• Horse trainer Carl Nafzger, who has won the Kentucky Derby twice, in 1990 with Unbridled and in 2007 with Street Sense, was born in Plainview. He also won the 1990 Breeder's Cup Classic with Unbridled.
  • Gary Painter, (born 1947), sheriff of Midland County who warned in 2014 about ISIS terrorism coming from the Mexican border, graduated in 1965 from Plainview High School but lived in Edmonson.[14]
  • Lavern Roach, (1925-1950) boxer, who was Ring Magazine's Rookie-of-the-Year in 1947. He died following a fatal blow received in a match on his 25th birthday.
  • O.T. Ryan, (1927-2012), director of the Plainview High School Band from 1964 to 1993. Past president of the Texas Bandmasters Association and UIL Region XVI Executive Secretary of Music. He was named Plainview’s Man of the Year in 1993 and received the Plainview Cultural Council’s Silver Star Award in 2006. In the fall of 1950, Ryan became director of the Plainview Junior High band and assistant to the legendary "Chief" Davidson with the high school band; succeeded Davidson in 1964, and under his directorship the band racked up 29 straight years of Division I honors in University Interscholastic League marching (a string that began under Davidson, had grown to 70 by 2007, and is believed to be a national record). O.T. and his wife, Pat, were honorees in the 2008 Centennial Circle of Honor.[15][16]
  • Phil Stephenson, member of the Texas House of Representatives from District 85 (now Wharton County); 1964 graduate of Plainview High School
  • Julius Waring Walker, Jr., 8th U.S. Ambassador to Burkina Faso.
  • Pete Laney, District Representative 25+ years and Speaker of the House of Texas -10 years
  • Trey Topper, a local violinist, guitarist, and church musician.

In film[edit]

The 1992 Steve Martin film Leap of Faith filmed part of the movie on location. The downtown water tower still bears the name and mascot of the fictional town in which the movie is set: The Rustwater Bengals.

The Quick Lunch Diner, where several scenes were filmed is now closed, and the site is now home to the Broadway Brew.

In the eighteenth episode of the second season of Vice (TV series) Plainview was featured as a ghost town in a feature called "Deliver Us from Drought".


The City of Plainview is served by the Plainview Independent School District.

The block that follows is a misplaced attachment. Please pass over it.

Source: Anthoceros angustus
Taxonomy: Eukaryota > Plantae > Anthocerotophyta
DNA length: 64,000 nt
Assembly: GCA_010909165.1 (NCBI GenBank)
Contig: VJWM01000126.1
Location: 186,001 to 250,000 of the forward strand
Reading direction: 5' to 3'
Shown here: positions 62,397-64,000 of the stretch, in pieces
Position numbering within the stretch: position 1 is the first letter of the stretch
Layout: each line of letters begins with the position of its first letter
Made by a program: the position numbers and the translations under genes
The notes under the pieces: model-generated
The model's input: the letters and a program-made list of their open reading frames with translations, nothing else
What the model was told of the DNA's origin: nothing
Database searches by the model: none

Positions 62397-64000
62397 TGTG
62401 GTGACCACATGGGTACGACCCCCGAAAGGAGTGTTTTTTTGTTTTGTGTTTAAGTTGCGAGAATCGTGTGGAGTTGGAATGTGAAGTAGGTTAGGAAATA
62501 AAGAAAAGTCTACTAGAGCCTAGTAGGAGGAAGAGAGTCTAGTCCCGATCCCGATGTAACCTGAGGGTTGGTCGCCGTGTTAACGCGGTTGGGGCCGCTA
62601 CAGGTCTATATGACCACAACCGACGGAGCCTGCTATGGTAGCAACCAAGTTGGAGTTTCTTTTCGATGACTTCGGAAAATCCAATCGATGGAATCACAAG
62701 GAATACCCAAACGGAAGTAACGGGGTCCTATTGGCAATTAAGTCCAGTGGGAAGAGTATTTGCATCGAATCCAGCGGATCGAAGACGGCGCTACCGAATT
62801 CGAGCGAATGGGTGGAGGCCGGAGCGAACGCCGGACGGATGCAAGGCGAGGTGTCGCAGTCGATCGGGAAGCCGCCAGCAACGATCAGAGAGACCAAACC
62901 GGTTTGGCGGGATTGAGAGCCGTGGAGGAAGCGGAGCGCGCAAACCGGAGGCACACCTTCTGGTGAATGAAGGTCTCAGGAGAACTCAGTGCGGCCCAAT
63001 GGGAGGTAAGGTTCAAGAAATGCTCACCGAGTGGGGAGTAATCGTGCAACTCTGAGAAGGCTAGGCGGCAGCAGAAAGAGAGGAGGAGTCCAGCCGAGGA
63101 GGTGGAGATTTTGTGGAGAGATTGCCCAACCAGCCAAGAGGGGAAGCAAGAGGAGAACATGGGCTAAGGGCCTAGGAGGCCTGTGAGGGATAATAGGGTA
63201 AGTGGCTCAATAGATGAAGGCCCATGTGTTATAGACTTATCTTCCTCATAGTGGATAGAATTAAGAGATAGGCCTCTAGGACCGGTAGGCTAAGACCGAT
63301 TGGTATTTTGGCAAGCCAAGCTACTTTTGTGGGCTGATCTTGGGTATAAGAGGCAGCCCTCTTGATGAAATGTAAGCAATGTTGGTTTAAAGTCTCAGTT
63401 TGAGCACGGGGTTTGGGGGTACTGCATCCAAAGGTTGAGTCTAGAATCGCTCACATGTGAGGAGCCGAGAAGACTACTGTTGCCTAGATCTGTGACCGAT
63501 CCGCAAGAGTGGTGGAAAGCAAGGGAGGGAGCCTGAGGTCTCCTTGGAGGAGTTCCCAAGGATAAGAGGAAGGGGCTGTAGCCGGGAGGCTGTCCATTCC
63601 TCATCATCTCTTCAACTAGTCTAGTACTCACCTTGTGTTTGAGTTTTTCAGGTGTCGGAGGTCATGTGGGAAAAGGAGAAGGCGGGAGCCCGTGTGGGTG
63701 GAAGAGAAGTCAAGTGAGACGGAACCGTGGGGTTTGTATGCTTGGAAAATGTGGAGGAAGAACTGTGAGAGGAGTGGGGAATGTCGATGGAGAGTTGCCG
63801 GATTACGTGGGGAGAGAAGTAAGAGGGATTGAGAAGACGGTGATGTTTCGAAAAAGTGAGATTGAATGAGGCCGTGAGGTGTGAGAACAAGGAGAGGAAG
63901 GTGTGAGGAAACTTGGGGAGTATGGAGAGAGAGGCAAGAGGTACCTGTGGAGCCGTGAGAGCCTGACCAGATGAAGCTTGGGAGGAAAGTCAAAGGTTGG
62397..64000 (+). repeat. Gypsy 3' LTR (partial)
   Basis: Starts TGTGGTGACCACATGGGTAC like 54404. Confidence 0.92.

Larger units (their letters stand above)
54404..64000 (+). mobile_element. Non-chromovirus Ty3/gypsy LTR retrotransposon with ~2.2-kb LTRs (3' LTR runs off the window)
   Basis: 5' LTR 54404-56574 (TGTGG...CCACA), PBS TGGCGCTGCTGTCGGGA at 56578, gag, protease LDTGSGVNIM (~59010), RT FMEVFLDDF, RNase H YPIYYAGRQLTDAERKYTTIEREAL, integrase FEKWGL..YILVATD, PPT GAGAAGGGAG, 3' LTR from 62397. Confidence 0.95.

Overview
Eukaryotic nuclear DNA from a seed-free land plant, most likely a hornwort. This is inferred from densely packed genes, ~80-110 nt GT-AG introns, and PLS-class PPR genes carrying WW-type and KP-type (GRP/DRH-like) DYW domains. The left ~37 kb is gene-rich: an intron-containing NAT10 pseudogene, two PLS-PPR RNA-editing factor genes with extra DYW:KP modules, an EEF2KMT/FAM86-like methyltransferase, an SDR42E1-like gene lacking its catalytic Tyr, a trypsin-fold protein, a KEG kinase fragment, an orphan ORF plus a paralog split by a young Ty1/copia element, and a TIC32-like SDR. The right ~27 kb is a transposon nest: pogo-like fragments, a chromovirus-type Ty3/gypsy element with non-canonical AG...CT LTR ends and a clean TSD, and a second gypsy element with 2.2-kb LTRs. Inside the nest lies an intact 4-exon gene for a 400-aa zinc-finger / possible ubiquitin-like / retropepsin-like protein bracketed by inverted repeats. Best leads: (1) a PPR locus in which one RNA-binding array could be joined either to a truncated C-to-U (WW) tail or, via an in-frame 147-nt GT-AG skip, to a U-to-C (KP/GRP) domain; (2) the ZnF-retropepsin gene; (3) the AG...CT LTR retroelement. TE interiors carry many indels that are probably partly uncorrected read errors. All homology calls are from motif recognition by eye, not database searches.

Wayland Baptist University is a four-year university with approximately 1100 students at its main campus in Plainview. South Plains College-Plainview Branch

The Llano Estacado Museum is located in Plainview.

The Bulldog is the mascot for the Plainview High School.


On February 11, 2009, the Texas Department of State Health Services ordered the cessation of operations and full recall of all products produced by a Plainview-based peanut processing facility owned by Peanut Corporation of America, following the discovery of "dead rodents, rodent excrement and bird feathers in the plant," and revelations that the plant had operated without state licensure or inspection. The plant had voluntarily suspended operations one day earlier, and was not linked to the salmonella outbreak that had forced the shutdown of other PCA plants.[17][18]

The largest employer was a Cargill beef processing plant, mothballed on February 1, 2013 due to lack of incoming animals from the local area due to the 2010–2012 Southern United States drought. Closure of the plant created a crisis in Plainview as an annual payroll of $15.5 million was lost and many of the 2,300 employees and their families relocated after being laid off.[19]

National Register of Historic Places[edit]


  1. ^ a b "American FactFinder". United States Census Bureau. Retrieved 2008-01-31. 
  2. ^ "US Board on Geographic Names". United States Geological Survey. 2007-10-25. Retrieved 2008-01-31. 
  3. ^ "Find a County". National Association of Counties. Retrieved 2011-06-07. 
  4. ^ "US Gazetteer files: 2010, 2000, and 1990". United States Census Bureau. 2011-02-12. Retrieved 2011-04-23. 
  5. ^ Climate Summary for Plainview, Texas
  6. ^ "Annual Estimates of the Resident Population for Incorporated Places: April 1, 2010 to July 1, 2015". Retrieved July 2, 2016. 
  7. ^ "Census of Population and Housing". Retrieved June 4, 2015. 
  8. ^ "Region V Director's Office." Texas Department of Criminal Justice. Retrieved on January 2, 2010.
  9. ^ "REGION FIVE PRISON HEADQUARTERS OPENS." Plainview Daily Herald. July 18, 1996. Retrieved on May 6, 2010. "The new headquarters' home is the former Bank of America building which was owned by the..."
  10. ^ Silicon Graphics
  11. ^ Netscape
  12. ^ "Harry Igo: An Inventory of His Papers, 1934-1994 and undated, at the Southwest Collection/Special Collections Library". Texas Archival Resources Online. Retrieved March 5, 2015. 
  13. ^
  14. ^ "Texas Sheriff: Reports Warn of ISIS Terrorist Cells Coming Across the Border". CBS-TV in Houston, Texas. September 15, 2014. Retrieved September 17, 2014. 
  15. ^
  16. ^
  17. ^ Dead rodents, excrement in peanut processor lead to recall, CNN, February 12, 2009
  18. ^ Peanut plant suspends operations 02-10-09, Plainview Daily Herald, February 10, 2009
  19. ^ Manny Fernandez (February 27, 2013). "Drought Takes Its Toll on a Texas Business, a Town and Its Families". The New York Times. Retrieved February 28, 2013. We would have preferred to have not had to idle any beef plant, but we cannot process cattle that do not exist 

External links[edit]